lm4 <- lm_imp(SBP ~ gender + WC + alc + creat, data = NHANES,
              monitor_params = list(analysis_main = FALSE,
                                    other = c('p_alc[1:3]', "mu_creat[1]")))

parameters(lm4)
#>   outcat varname        coef outcome
#> 1     NA      NA  p_alc[1:3]     alc
#> 2     NA      NA mu_creat[1]   creat

Subsets of Parameters for Plots, Summaries, …

The functions summary(), traceplot(), densplot(), GR_crit() and MC_error() all have an argument subset. This argument allows us to select a subset of parameters to be shown in the output. Especially when not only the parameters of the main analysis model are followed, but also, for example, imputed values, looking at a subset may be desirable. For more details about these functions, see also the vignette After Fitting.

subset follows the same logic as monitor_params described above.

By default, only the parameters of the main analysis model are displayed if they were monitored:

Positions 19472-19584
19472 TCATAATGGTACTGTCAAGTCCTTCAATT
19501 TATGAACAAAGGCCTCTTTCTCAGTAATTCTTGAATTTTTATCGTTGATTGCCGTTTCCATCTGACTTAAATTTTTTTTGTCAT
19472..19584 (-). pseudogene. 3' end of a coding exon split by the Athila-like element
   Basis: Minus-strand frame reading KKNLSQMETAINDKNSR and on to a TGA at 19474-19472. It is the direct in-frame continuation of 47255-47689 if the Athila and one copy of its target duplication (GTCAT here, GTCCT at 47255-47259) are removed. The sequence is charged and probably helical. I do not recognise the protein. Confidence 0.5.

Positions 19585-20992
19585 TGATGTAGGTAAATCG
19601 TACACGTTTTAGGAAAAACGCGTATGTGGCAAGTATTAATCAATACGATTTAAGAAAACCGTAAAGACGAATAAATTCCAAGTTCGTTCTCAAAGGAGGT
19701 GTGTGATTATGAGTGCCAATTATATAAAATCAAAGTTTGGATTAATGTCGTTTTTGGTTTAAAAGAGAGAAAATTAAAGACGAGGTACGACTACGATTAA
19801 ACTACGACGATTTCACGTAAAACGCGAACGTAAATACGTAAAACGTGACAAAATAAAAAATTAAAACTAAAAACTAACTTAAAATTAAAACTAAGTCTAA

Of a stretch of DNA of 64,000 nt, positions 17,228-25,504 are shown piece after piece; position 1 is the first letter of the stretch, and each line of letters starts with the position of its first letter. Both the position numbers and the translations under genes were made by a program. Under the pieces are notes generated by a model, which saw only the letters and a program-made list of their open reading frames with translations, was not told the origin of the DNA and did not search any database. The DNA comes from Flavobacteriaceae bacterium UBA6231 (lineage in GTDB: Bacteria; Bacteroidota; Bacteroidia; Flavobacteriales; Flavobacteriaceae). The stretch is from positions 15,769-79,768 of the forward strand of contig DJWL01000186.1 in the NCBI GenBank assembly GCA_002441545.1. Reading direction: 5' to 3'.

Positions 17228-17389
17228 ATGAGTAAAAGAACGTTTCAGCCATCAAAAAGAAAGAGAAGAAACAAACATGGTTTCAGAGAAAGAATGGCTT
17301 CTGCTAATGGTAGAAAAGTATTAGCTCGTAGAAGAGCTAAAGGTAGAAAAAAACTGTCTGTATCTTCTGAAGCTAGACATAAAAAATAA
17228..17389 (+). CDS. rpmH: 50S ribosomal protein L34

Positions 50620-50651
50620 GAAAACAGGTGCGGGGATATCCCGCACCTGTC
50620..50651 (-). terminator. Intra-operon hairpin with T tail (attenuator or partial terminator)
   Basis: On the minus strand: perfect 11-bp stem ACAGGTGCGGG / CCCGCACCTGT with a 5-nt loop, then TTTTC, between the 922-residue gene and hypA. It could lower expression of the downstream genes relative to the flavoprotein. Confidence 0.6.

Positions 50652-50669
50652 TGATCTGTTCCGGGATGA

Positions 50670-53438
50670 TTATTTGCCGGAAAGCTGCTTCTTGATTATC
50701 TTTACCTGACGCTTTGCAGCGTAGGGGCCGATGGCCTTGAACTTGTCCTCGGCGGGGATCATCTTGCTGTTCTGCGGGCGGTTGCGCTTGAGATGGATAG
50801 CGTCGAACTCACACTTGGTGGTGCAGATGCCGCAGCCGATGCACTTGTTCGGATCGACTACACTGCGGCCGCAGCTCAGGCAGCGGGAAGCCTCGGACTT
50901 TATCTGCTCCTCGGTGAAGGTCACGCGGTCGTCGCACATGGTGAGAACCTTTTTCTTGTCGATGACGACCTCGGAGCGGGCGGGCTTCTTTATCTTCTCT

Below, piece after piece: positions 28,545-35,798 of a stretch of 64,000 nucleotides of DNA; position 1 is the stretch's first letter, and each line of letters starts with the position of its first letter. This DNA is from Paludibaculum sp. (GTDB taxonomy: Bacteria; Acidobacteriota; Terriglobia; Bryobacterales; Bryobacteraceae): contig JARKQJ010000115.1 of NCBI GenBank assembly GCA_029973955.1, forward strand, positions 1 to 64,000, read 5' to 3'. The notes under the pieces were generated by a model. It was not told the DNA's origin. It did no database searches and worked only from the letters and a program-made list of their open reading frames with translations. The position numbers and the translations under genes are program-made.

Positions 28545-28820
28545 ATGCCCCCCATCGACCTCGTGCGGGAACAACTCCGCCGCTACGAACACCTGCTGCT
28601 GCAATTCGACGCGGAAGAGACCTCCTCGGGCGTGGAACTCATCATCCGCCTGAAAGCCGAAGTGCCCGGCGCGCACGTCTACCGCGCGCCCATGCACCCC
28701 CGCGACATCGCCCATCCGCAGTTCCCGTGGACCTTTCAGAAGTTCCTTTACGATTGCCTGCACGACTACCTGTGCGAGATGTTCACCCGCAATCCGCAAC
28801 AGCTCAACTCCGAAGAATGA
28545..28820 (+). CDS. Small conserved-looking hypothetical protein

# Run a model monitoring analysis parameters and imputation parameters
lm5 <- lm_imp(SBP ~ gender + WC + alc + creat, data = NHANES, n.iter = 100,
              progress.bar = 'none', monitor_params = c(other_models = TRUE))

# model summary
summary(lm5)
#> 
#> Bayesian linear model fitted with JointAI
#> 
#> Call:
#> lm_imp(formula = SBP ~ gender + WC + alc + creat, data = NHANES, 
#>     n.iter = 100, monitor_params = c(other_models = TRUE), progress.bar = "none")
#> 
#> 
#> Posterior summary:
#>                Mean     SD  2.5%  97.5% tail-prob. GR-crit MCE/SD
#> (Intercept)  80.218 9.6712 61.82 97.670    0.00000    1.01 0.0230
#> genderfemale  0.457 2.6764 -4.63  5.985    0.88667    1.03 0.0577
#> WC            0.313 0.0712  0.18  0.458    0.00000    1.02 0.0569
#> alc>=1        6.400 2.4072  1.94 10.885    0.00667    1.00 0.0774
#> creat         7.935 7.3761 -5.01 21.334    0.26667    1.09 0.0598
#> 
#> Posterior summary of residual std. deviation:
#>           Mean    SD 2.5% 97.5% GR-crit MCE/SD
#> sigma_SBP 14.4 0.735 13.1  15.8    1.03 0.0577
#> 
#> 
#> MCMC settings:
#> Iterations = 101:200
#> Sample size per chain = 100 
#> Thinning interval = 1 
#> Number of chains = 3 
#> 
#> Number of observations: 186

# traceplot of the MCMC sample
traceplot(lm5)

plot of chunk unnamed-chunk-9


# density plot of the MCMC sample
densplot(lm5)

plot of chunk unnamed-chunk-9


# Gelman-Rubin criterion
GR_crit(lm5)
#> Potential scale reduction factors: